What Is Blockchain Technology?

21 April 2021
You may have heard of the digital currency Bitcoin, but have you heard of the technology behind it, the mighty blockchain? Blockchain is revolutionising our banking and record-keeping systems.

The concept of blockchain can be hard to grasp for some, and in particular, cryptocurrency newcomers. This guide offers a simple definition of what blockchain technology is, how it works and what its future looks like.

What is blockchain?

Blockchain technology may seem complicated, and although there are complex aspects to it, the core concept is quite simple. A blockchain is a unique database that collects information and stores it. Unlike transitional databases that store information on a single server, information stored on a blockchain is spread across a network of computers, also referred to as nodes. So far, the most common use for the blockchain has been as a ledger for transactions, such as Bitcoin transactions. However, there are many different types of data that can be stored on a blockchain. Anyone can search the records stored on a public blockchain and verify their validity.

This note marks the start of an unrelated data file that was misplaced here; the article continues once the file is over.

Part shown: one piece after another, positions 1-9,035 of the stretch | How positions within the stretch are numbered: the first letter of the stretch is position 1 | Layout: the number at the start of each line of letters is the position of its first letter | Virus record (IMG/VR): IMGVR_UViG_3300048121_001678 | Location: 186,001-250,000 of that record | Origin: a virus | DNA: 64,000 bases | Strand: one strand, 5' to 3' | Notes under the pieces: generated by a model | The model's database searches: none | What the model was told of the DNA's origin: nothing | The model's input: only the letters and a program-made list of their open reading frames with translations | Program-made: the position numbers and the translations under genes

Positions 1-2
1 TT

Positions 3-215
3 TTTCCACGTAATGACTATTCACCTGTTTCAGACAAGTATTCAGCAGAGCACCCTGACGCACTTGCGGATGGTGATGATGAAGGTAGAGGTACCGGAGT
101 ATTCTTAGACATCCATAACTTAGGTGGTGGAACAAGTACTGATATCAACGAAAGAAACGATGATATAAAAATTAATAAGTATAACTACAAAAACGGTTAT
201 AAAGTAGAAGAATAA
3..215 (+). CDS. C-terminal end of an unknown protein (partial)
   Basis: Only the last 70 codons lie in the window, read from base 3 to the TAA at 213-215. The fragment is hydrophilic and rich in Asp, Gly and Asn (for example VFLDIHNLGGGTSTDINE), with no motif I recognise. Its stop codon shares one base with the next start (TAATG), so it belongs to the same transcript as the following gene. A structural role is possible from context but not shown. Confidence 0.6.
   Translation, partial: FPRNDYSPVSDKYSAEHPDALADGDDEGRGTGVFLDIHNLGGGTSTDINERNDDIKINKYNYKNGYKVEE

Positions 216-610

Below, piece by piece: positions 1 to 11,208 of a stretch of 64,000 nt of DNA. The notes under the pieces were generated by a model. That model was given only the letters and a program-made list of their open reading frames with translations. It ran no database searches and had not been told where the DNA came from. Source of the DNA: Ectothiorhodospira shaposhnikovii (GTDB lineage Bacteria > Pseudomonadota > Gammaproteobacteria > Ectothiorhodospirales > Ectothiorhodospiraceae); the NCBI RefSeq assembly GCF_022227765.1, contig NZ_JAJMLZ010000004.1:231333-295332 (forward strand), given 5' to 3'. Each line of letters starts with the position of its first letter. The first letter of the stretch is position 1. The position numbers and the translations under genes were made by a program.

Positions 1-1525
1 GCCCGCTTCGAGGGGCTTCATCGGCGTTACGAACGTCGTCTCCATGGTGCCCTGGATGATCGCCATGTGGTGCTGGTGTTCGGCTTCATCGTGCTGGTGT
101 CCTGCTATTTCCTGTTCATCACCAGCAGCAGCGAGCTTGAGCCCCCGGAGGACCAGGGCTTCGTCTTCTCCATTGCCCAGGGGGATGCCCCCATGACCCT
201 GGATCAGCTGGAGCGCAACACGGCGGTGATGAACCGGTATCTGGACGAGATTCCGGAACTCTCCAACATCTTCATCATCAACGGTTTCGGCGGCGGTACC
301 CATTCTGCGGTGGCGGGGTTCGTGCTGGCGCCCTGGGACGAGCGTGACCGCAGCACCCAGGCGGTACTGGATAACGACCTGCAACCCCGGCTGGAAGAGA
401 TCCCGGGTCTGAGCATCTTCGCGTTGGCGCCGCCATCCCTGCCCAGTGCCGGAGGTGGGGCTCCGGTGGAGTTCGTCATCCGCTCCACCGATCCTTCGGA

The computers, or nodes, that run and store the blockchain are decentralised, meaning they are not controlled or owned by any one company or country. Being decentralised makes this a very fast and low-cost process.

By contrast, our current system relies on the Central Bank of each country (e.g. the Reserve Bank of Australia and the Reserve Bank of New Zealand) ‘clearing’ each transaction that passes from one bank to another. This process costs the banks money, which is why we face credit card surcharges for the interchange fees between banks and high conversion fees on international money transfers.

Source: WIRED (Facebook)

How does a blockchain work?

In a nutshell, a blockchain is a publicly managed record of transactional data. Data is stored in ‘blocks’ which are all chained to each other. As new information is retrieved, it is put into a fresh block. Once the block has been completely filled with data, it is then connected to the previous block, meaning blocks are chained in chronological order – hence the term ‘blockchain.’